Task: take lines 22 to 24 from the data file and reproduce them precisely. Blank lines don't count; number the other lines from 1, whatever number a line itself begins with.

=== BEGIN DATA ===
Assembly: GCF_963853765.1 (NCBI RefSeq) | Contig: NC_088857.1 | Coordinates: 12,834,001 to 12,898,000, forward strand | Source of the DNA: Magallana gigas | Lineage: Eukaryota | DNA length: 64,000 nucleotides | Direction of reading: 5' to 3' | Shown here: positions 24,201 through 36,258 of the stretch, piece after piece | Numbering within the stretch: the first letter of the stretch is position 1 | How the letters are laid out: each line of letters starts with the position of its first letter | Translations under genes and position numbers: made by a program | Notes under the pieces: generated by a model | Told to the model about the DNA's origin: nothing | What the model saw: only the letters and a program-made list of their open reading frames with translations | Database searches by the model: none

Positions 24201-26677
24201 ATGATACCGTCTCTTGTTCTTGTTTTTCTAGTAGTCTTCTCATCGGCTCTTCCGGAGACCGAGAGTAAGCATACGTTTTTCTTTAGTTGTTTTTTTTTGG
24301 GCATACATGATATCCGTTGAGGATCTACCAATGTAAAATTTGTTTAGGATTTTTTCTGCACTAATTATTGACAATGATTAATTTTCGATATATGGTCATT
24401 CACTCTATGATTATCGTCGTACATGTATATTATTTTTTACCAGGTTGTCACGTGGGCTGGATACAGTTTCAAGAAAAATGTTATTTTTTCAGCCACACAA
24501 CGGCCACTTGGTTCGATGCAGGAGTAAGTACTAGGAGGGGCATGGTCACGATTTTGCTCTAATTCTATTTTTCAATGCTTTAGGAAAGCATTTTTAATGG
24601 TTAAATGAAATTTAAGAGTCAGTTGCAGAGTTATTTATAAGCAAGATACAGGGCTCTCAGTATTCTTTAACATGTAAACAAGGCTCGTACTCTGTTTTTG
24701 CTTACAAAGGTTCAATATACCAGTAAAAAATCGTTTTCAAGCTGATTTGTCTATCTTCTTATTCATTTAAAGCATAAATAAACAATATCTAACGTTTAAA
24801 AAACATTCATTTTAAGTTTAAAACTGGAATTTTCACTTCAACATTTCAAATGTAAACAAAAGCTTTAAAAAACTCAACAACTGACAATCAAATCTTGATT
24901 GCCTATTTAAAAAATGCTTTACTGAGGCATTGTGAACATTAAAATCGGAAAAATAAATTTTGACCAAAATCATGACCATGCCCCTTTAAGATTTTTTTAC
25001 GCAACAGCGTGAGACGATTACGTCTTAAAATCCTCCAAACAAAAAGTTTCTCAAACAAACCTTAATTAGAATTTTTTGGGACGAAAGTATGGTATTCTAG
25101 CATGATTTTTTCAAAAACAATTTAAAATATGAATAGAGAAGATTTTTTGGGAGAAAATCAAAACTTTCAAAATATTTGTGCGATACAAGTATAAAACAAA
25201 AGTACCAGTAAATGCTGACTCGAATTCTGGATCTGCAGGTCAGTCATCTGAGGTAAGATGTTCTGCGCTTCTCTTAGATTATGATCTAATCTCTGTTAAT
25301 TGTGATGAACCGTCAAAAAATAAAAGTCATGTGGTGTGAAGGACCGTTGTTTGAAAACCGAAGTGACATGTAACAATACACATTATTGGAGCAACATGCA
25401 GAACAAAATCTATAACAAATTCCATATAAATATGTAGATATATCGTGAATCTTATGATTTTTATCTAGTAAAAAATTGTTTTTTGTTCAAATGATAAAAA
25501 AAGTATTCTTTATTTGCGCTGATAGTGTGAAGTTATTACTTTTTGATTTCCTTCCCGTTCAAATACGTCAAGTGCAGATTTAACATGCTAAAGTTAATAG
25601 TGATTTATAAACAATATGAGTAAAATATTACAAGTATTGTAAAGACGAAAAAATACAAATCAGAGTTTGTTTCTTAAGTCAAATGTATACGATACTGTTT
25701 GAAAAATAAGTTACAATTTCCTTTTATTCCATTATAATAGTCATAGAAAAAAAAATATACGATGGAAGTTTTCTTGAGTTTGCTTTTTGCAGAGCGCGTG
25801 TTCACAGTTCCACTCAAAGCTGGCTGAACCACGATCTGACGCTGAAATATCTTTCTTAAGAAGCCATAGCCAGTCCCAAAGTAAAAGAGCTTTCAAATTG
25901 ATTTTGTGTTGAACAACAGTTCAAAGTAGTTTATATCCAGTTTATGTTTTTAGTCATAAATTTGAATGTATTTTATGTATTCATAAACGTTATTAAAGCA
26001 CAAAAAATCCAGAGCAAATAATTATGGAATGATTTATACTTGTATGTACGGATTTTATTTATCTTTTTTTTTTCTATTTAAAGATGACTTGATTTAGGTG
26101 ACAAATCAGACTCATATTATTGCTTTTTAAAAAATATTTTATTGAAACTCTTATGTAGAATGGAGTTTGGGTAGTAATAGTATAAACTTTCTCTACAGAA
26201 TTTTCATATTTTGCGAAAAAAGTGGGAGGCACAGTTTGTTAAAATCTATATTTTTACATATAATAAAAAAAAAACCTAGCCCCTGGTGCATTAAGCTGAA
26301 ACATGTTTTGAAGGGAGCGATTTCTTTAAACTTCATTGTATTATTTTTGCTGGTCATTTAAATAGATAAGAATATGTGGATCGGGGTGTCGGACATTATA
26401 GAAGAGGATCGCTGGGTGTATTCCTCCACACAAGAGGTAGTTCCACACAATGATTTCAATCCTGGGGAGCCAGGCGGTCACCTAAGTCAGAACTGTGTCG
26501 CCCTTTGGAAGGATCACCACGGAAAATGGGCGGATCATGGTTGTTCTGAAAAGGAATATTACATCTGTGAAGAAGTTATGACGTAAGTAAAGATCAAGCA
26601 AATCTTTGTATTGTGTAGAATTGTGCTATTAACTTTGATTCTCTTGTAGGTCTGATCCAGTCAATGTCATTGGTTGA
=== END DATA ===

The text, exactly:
26101 ACAAATCAGACTCATATTATTGCTTTTTAAAAAATATTTTATTGAAACTCTTATGTAGAATGGAGTTTGGGTAGTAATAGTATAAACTTTCTCTACAGAA
26201 TTTTCATATTTTGCGAAAAAAGTGGGAGGCACAGTTTGTTAAAATCTATATTTTTACATATAATAAAAAAAAAACCTAGCCCCTGGTGCATTAAGCTGAA
26301 ACATGTTTTGAAGGGAGCGATTTCTTTAAACTTCATTGTATTATTTTTGCTGGTCATTTAAATAGATAAGAATATGTGGATCGGGGTGTCGGACATTATA